Countless times and in all manner of places right up to bedrooms, Kenyans are asking each other two questions: Who will win and will there be post-election violence? My standard answer to the first question is that it will either be President Uhuru Kenyatta or Mr Raila Odinga, but there is a caveat to that.
The defining factor will be turnout and if you just ask and do not go out to vote for your candidate, then you will have reduced their chances of winning. I also tell them that if Mr Kenyatta was confident he is winning by a big margin, he would not be hitting the road and riding in the bumpy air for weeks on end.
The uknown, uknown
Clearly, there is something he knows about the margin, and that is why he is on land and air. Raila and his team too aren't taking anything for granted. That is the nature of elections. He knows it is his last bid, and he is not getting any younger, yet the queue of younger men eager to see him give them way to enter the ring, is long.
But my interest is more on the second question because this is a fearsome prospect that we should never entertain: deaths and ruined homes; chopped limbs and gorged eyes; a life of squalor in tented camps; retreat to tribal cocoons for there is safety in numbers; fragmented friendships because of tribal suspicions; the reign of fear ; the jolt on the economy and the rise in cost of living because of the drop in production. Then interest rates shoot up and businesses crumble because of being starved of credit and clients. Finally, poverty and job losses. It is a cruel world indeed.
The first indicator we need to rivet the eye on is what preparations the security agencies are making and you can tell that from the tonnes of teargas, rubber and live bullets, as well as sophisticated trucks and water-canon bowsers government has bought. There are two ways to look at this. First, it could be triggered by intelligence and reports of multi-agency State organs that have ears on the ground. So, as they say, deterrence through demonstration of sheer force and preparedness are vital to discouraging losers from opening the floodgates to violent protests and killer gangs.
Instruments of coercion
But the Opposition which, unlike the incumbent government, does not control the State's instruments of coercion will look at this as part of a rigging strategy; a form of intimidation. They see it as a formula by President Uhuru Kenyatta and his Deputy William Ruto to manipulate the election, crackdown on protests and declare a state of emergency or a curfew in other areas.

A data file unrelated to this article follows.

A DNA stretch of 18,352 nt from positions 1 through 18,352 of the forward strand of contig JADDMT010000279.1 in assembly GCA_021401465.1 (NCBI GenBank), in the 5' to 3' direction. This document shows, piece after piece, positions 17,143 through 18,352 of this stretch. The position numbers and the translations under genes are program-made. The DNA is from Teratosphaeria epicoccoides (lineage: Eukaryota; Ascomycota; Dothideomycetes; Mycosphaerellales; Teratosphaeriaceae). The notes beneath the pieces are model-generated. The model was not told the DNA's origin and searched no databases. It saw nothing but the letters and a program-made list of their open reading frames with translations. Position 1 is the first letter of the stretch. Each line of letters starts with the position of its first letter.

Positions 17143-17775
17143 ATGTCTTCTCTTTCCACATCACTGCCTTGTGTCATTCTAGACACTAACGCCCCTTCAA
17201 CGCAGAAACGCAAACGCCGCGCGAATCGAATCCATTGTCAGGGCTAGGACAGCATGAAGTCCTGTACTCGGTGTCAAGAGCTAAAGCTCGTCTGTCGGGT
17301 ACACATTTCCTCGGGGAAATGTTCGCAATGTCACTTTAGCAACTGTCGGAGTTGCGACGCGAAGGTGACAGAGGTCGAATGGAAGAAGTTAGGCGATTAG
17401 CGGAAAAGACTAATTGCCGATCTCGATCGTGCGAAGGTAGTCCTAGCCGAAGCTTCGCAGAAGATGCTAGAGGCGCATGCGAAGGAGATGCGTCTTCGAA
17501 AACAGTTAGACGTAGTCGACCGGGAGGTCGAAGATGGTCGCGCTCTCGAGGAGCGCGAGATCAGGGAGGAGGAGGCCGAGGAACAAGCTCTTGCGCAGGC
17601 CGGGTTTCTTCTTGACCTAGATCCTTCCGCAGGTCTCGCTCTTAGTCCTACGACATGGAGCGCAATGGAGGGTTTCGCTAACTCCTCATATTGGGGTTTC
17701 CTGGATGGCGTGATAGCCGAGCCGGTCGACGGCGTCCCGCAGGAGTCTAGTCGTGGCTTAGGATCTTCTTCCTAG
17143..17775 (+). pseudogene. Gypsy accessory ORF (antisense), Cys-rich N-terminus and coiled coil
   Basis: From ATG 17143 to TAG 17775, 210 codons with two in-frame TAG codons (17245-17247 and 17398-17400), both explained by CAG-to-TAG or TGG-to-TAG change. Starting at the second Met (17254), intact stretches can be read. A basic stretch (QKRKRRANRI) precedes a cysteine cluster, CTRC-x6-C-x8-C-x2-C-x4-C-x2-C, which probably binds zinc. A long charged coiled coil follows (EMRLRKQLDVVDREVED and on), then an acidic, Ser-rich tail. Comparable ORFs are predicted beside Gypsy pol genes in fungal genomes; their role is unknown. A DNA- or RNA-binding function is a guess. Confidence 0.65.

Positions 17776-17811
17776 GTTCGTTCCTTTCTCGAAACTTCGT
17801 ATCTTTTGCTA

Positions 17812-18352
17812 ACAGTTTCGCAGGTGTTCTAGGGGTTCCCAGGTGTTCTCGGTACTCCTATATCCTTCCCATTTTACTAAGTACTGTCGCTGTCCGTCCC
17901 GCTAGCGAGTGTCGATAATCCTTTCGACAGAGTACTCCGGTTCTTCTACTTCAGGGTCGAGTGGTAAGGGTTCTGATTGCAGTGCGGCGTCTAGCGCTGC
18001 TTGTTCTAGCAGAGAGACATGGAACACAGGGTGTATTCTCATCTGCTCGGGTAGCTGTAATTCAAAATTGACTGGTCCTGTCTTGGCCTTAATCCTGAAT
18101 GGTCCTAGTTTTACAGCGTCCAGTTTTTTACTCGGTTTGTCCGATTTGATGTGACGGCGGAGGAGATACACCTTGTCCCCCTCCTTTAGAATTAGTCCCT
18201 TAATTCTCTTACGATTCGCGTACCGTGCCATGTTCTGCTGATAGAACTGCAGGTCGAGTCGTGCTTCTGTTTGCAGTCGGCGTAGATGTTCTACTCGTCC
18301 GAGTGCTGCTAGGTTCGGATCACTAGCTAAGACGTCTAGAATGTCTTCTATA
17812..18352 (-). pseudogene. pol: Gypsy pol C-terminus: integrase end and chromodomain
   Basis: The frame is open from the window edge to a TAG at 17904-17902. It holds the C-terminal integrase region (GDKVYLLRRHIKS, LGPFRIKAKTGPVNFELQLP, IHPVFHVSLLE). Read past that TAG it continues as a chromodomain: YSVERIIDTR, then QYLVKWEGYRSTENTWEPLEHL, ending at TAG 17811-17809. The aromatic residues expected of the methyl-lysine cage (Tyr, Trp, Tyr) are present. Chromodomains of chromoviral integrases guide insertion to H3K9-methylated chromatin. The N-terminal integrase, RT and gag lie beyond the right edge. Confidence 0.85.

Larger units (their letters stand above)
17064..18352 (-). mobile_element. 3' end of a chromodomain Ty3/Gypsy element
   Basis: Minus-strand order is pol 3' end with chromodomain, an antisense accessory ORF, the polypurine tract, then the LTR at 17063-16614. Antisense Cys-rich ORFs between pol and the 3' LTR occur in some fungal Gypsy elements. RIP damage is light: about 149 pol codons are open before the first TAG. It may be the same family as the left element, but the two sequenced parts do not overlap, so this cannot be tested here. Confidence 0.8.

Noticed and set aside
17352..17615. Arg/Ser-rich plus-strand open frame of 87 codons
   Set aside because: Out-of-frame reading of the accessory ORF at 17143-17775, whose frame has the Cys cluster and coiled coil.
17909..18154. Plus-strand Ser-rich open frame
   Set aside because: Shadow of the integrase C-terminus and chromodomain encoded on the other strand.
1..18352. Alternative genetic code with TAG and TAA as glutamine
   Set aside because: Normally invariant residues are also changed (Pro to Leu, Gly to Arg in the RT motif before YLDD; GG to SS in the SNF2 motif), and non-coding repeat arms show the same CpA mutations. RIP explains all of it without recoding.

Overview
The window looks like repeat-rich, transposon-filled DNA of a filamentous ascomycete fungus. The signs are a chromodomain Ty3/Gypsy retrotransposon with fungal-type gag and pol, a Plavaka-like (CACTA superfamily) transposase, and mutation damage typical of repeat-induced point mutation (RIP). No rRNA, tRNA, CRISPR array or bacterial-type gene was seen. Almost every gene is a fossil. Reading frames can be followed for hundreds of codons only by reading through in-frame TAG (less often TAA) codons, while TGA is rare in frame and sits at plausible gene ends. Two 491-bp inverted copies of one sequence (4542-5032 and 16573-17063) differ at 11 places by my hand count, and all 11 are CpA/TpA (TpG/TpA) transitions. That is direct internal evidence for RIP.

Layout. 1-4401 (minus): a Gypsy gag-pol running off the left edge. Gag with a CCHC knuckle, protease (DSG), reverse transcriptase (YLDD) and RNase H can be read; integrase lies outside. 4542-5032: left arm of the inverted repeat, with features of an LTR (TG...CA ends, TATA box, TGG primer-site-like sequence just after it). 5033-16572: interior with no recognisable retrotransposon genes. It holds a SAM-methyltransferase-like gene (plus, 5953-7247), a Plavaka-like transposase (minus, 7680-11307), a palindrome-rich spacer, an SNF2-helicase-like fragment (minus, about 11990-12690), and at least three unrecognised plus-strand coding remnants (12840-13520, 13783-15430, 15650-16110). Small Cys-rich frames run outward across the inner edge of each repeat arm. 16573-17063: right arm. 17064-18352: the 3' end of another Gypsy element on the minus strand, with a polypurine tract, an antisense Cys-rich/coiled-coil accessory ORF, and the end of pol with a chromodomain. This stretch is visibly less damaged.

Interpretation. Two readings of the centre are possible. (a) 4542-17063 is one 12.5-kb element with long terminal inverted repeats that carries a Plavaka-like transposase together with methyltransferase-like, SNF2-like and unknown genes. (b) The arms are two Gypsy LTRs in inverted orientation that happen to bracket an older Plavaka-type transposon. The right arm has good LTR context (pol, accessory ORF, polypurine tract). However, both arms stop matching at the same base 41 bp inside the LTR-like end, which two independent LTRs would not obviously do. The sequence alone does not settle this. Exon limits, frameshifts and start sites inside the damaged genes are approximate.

There is however, a worrying trend that many see as a ghastly harbinger of things to come. IEBC is being perceived as timid, pliant and cozy with Jubilee. This is a big problem because it is led by a new team that entered the kitchen when it was already too hot and the fumes of teargas yet to clear out.
The Raila team has raised a lot of issues about the way IEBC is organizing elections, but even if they lost the cases in court, the claims were not lost to their supporters. The 10-million strong slogan is honey to their ears and if they don't win, all the leaders may tell them is that someone skimmed off part of their share. Then leaflets and finally confrontations. If he wins, the celebration would follow the same pattern, only now it will be some looting, mocking the loser and dance.
If Uhuru loses and becomes Kenya's first one-term President, you can't rule out claims that Ruto, as some Kenyans joke around, may advise him not to cede power. Well, Uhuru himself has claimed that NASA leaders are poisoning the air so that if they lose, they will trigger a series of events that could force a peace-deal nusu-mkate style.
You know already in areas like Uasin Gishu and informal settlements in Nairobi, communities are discreetly preparing to defend themselves or to launch aggressive action against their neighbours after the election.
The point we are making is that well, this is our country and we should not be surprised if we again see violence. But three people hold the key to our peace; Uhuru and Ruto on one hand and Raila and his NASA cohorts on the other. It is them we must demand peace from beginning today.
Mr Tanui is the Standard Group Deputy Editorial Director and ME- Daily Editions [email protected]
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